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AUA2023 BEST POSTERS Epigenetic-based Test to Accurately Predict Successful Microscopic Testicular Sperm Extraction Outcomes

By: Kristin Brogaard, PhD, Inherent Biosciences Inc, Salt Lake City, Utah; Tim Jenkins, PhD, Brigham Young University, Provo, Utah; Larry I. Lipshultz, MD, Baylor College of Medicine, Houston, Texas | Posted on: 30 Aug 2023

Male infertility is a growing concern in the United States, affecting an estimated 7 million men and playing a causative role in nearly 50% of infertility cases.1 However, despite the size of the global fertility market, estimated at $26 billion, there remain few diagnostic tests related to male fertility. The lack of testing and innovation in the male fertility space has several negative consequences, including men being underdiagnosed for infertility and leading to the female partners undergoing unnecessary invasive procedures, costing these couples both money and time.2 Additionally, it has been shown that poor male reproductive health, as evidenced by impaired semen parameters, is highly associated with the poor overall health of men, including increased metabolic diseases, cancers, cardiovascular disease, and shorter lifespans.3,4 There has been a fundamental lack of research and funding to better understand this association of morbidities and the role of semen as a substrate for men’s health screening.5

A particularly undersupported and underresearched subset of infertile men are those with nonobstructive azoospermia (NOA), or no visible sperm in the semen with no identifiable obstruction of the urogenital tract. NOA affects approximately 1% of men worldwide or about 39.7 million men.

In the cases where men present with NOA, a procedure called microscopic testicular sperm extraction (mTESE) can be utilized for isolating sperm directly from the testes, which can then be used in in vitro fertilization, giving these men a chance to use their own sperm to conceive. mTESE is a highly invasive surgery where a man’s testicles are opened and microscopically searched for pockets of sperm. Despite being an extraordinary advancement in reproductive technology, mTESE procedures have very high costs for patients (average $12,000 out of pocket), are highly invasive, and physicians fail to find any sperm in 40%-50% of mTESE procedures.4 Currently, there are limited tools to assess if a patient will have sperm in their testes, and if they are a good candidate for the mTESE procedure. The lack of technology to predict mTESE success has led to unsuccessful procedures, poor outcomes, and significant medical bills. New technology is needed to better assess the treatment paradigm for using mTESE.

In the data presented at the AUA, we described the initial research of a new, noninvasive, semen-based technique to predict presence or absence of sperm in the NOA testicle. The goal of this research is to lead to a novel semen assessment to predict mTESE success.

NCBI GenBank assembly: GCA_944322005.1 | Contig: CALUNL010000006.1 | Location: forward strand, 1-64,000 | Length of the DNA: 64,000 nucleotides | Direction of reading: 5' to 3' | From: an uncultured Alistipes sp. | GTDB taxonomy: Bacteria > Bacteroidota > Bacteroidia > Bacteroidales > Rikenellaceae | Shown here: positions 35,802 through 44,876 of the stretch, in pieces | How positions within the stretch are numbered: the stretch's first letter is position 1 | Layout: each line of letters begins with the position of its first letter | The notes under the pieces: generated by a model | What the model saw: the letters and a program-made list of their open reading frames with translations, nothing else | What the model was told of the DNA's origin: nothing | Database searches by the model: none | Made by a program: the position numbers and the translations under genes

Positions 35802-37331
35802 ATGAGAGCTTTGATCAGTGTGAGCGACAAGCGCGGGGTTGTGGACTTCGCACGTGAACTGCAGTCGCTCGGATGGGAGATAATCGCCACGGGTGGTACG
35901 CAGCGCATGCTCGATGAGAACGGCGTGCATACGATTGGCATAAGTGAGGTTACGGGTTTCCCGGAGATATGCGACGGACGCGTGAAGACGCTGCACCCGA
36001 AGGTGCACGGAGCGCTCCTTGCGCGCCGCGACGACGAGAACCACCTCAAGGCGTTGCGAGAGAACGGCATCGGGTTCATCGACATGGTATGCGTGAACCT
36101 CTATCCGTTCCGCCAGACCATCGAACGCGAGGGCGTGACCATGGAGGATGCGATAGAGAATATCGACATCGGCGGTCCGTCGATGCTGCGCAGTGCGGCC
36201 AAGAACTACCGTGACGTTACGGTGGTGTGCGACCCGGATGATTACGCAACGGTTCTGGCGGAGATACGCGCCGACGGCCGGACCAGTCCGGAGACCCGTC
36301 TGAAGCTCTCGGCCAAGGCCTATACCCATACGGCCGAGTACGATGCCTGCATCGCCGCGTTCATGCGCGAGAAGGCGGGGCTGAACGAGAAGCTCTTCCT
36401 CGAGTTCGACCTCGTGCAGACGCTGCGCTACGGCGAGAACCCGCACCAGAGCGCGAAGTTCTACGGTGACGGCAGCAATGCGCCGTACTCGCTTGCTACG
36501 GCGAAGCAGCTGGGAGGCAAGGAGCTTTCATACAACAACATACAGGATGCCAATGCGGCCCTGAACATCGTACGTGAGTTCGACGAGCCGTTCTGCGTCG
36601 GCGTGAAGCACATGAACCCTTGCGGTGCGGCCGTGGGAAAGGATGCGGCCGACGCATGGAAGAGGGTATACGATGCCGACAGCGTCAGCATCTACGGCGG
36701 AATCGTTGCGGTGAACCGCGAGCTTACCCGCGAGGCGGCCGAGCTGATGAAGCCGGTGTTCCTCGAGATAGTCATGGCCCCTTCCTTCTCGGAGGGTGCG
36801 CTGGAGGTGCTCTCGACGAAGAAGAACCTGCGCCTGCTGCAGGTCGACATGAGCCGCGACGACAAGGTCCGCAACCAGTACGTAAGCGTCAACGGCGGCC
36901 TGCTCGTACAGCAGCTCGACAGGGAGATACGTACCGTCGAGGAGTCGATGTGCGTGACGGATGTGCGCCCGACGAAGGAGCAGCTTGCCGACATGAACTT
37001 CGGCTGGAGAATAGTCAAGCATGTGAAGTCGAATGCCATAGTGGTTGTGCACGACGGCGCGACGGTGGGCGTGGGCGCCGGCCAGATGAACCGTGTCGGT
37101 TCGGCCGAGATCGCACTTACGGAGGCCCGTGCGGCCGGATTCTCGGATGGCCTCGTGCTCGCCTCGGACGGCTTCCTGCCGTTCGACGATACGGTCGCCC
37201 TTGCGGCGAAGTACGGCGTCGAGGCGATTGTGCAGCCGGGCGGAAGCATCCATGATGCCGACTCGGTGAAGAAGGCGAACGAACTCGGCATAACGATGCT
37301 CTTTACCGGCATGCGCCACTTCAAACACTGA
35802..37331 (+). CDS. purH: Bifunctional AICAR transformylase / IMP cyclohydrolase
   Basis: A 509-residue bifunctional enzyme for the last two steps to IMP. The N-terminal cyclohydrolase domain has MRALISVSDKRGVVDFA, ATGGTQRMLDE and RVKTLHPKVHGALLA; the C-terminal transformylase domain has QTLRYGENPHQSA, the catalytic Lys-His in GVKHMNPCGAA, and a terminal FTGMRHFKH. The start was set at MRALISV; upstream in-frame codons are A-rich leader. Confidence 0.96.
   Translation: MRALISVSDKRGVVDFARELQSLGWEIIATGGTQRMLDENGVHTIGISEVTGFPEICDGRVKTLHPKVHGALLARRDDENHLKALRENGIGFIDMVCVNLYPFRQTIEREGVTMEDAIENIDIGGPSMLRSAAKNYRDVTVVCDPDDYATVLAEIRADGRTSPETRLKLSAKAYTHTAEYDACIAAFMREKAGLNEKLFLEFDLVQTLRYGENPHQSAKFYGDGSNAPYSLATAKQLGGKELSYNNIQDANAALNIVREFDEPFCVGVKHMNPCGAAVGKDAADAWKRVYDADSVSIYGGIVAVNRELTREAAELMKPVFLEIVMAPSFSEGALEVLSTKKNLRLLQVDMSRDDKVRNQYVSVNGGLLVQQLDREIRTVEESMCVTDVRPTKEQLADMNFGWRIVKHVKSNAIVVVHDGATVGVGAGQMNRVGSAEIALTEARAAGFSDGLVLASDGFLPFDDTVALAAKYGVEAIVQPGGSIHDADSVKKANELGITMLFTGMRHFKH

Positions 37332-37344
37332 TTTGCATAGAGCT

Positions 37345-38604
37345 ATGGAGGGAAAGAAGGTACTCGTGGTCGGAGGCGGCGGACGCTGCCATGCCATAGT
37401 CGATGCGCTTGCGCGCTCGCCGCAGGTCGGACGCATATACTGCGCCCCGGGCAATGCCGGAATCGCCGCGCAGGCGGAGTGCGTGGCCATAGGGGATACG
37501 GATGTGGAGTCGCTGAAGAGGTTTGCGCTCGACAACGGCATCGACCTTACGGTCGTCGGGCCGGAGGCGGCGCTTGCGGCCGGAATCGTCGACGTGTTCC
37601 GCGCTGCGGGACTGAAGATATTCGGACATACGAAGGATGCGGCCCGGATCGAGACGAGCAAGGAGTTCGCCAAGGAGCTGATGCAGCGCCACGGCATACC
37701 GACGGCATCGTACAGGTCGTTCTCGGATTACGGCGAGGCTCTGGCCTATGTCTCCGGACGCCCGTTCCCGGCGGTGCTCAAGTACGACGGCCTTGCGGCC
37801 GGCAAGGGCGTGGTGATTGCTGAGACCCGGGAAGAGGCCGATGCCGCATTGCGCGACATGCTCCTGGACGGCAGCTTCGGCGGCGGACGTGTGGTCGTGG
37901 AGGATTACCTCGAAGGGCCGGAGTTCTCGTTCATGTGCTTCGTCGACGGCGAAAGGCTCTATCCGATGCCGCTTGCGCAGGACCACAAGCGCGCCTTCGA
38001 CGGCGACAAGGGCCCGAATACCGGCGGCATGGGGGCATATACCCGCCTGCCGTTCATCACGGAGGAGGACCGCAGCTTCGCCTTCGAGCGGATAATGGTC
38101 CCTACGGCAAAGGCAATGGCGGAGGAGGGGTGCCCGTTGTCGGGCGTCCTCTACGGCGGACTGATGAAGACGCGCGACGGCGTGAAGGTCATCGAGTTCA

This new technique identifies sperm-derived cell-free DNA by identifying specific DNA methylation patterns in testicular tissue or semen that are only found on sperm. The methylation patterns are interrogated using a Nanopore MinION DNA sequencer. We initially analyzed 18 testicular biopsy samples with varying underlying histopathology. We found in men with <0.25% sperm-derived DNA there was no sperm observed in the testicular tissue. In comparison, in men with >50% sperm-derived DNA in testicular tissue, 100% had sperm found in the testicles (Figure 1).

Figure 1. Sperm-derived DNA percentages from testicular biopsies of nonobstructive azoospermia patients and surgical sperm extraction procedure results.

To assess if we could have the same predictability from seminal plasma, we analyzed 14 blinded semen samples from men with varying testicular sperm extraction results. In this cohort of patients with <5% sperm-derived DNA in the seminal plasma, there was a 0% success rate of sperm extraction (N=4). Furthermore, patients with >25% sperm-derived DNA in the seminal plasma were found to have a 60% success rate with sperm extraction (N=5; Figure 2). These data suggest men with <5% sperm-derived DNA in the seminal plasma should not undergo a sperm extraction procedure.

Figure 2. Sperm-derived DNA percentages from semen samples of nonobstructive azoospermia patients and surgical sperm extraction procedure results.

More samples are needed for continued analysis; however, these data show semen as a promising analyte for predicting success of sperm extraction and ultimately saving patients both unnecessary physical and economic hardship.

  1. Zion Market Research. Fertility Services Market Size, Trends & Growth Opportunities (2022-2028). Accessed June 23, 2022.
  2. Turner KA, Rambhatla A, Schon S, et al. Male infertility is a women’s health issue—research and clinical evaluation of male infertility is needed. Cells. 2020;9(4):990.
  3. Ahrenfeldt LJ, Möller S, Wensink MJ, et al. Impaired fecundity as a marker of health and survival: a Danish twin cohort study. Hum Reprod Oxf Engl. 2021;36(8):2309-2320.
  4. Tharakan T, Luo R, Jayasena CN, Minhas S. Non-obstructive azoospermia: current and future perspectives. Fac Rev. 2021;10:7.
  5. De Jonge C, Barratt CLR. The present crisis in male reproductive health: an urgent need for a political, social, and research roadmap. Andrology. 2019;7(6):762-768.